Can I Sue When Someone's Dog Bites Me?
The laws regarding dog bite cases in NevadaBy Judy Malmon, J.D. | Last updated on January 9, 2023
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If you’re injured by someone else’s dog, can you have them pay your medical bills, emotional distress or other damages? Are there any criminal charges that apply to someone whose pet may be dangerous? The answers to these questions are governed by Nevada state dog bite laws, local ordinances, and a body of case law, amounting to the conclusion: It depends. Nevada does not have a state dog bite statute covering dog bites. Consequently, a dog bite injury claim would come under general personal injury laws regarding negligence. There are four categories under which a dog owner may be held liable for their dog’s harmful behavior:
- If the dog has bitten someone in the past. This is known as the “one-bite rule”, meaning that if it’s the dog’s first time biting anyone, the owner may not have reason to know it could bite. But if the dog bit anyone before, the owner is responsible for controlling a dog known to bite. Failure to do so is considered negligent.
- The dog owner was otherwise negligent. If there was no previous biting, it must be shown that the owner failed to use reasonable care to prevent injury, that the injury resulted from this lack of care, and that the damages claimed were from this injury.
- The dog has been determined “dangerous” or “vicious” by animal control. Nevada’s criminal code sets out standards under which dogs may be determined either dangerous or vicious. Higher standards of safety are required for dangerous dogs, and it is unlawful to keep a dog once it has been labelled vicious.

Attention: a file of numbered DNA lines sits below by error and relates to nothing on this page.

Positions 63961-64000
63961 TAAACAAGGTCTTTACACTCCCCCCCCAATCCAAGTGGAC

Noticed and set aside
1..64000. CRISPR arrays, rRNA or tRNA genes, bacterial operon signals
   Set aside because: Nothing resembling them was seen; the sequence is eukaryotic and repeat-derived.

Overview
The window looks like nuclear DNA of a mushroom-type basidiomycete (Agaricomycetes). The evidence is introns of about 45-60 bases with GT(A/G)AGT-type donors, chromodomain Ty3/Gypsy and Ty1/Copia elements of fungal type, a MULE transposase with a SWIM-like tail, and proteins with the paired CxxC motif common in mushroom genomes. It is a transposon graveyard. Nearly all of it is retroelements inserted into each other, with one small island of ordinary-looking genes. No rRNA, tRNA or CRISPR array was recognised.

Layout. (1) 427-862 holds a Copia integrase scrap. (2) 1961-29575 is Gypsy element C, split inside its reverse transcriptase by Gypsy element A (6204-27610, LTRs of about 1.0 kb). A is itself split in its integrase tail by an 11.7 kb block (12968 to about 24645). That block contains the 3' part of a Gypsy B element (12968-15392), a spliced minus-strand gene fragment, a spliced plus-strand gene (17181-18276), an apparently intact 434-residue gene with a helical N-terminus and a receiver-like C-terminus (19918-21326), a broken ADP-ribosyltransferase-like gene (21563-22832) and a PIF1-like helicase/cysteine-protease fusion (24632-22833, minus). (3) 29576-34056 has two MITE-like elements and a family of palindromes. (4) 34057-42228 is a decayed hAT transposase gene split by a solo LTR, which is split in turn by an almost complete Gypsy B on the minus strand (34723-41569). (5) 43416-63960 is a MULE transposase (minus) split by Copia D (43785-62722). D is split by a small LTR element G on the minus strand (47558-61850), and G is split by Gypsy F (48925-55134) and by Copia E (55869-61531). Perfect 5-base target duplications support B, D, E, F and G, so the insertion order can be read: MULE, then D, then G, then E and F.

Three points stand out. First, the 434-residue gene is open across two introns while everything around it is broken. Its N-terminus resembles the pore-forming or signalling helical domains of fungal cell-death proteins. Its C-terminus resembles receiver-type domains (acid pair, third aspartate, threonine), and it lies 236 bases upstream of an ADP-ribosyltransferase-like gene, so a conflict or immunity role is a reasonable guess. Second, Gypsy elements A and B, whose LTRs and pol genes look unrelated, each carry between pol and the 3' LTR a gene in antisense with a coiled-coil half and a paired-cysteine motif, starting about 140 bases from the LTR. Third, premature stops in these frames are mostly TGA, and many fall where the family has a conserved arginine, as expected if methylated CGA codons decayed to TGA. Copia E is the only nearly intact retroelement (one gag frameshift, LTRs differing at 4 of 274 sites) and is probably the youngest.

- The dog’s owner was in violation of a local ordinance related to pet ownership. In some cases, a dog owner may be liable because they failed to follow a local law, such as leashing or restraining dogs in public areas. This may be considered “negligence per se,” that the violation itself constitutes a lack of reasonable care, and is presumed responsible for the injury.
What Could I Receive in Damages?If a dog owner is found liable for a dog bite injury, they may be responsible for the following types of damages:
- Compensatory damages—out-of pocket expenses and losses caused by the injury, including medical bills, lost wages, as well as future earning capacity and other medical expenses
- Pain and suffering—also known as “general damages,” this is non-monetary harm caused by the injury, such as emotional distress or disfigurement
- Punitive damages—only available if the dog owner’s behavior is found to be reprehensible or malicious
- Wrongful death—if a dog attack causes death, damages that apply to a family member’s loss of a loved one
Defending Dog Bite ClaimsThere is no strict liability for a dog owner for dog bites in Nevada, and so may raise defenses to a claim against them. If the dog owner can show that the dog bite victim was provoking or harming the dog and the dog was acting in self-defense, the owner may not be liable for harm caused by the dog in defending itself. Nevada negligence law provides for an apportionment of responsibility as a “modified comparative fault” state. If the person who was bitten is found to have been taunting the dog or otherwise behaving in a way that contributed to their injury, fault will be allocated based on the degree to which each party was responsible for the injury. For liability to attach, the dog owner’s portion of fault would need to be greater than 50 percent. If you have a claim for a dog bite, or if your dog has recently bitten someone, you may wish to speak with an experienced Nevada personal injury lawyer or dog bite attorney for legal advice or legal action about a personal injury lawsuit. Most law firms and lawyers offer a free consultation, for more information and assistance. If you’d like more general information about this area of the law, see our animal bites law overview.
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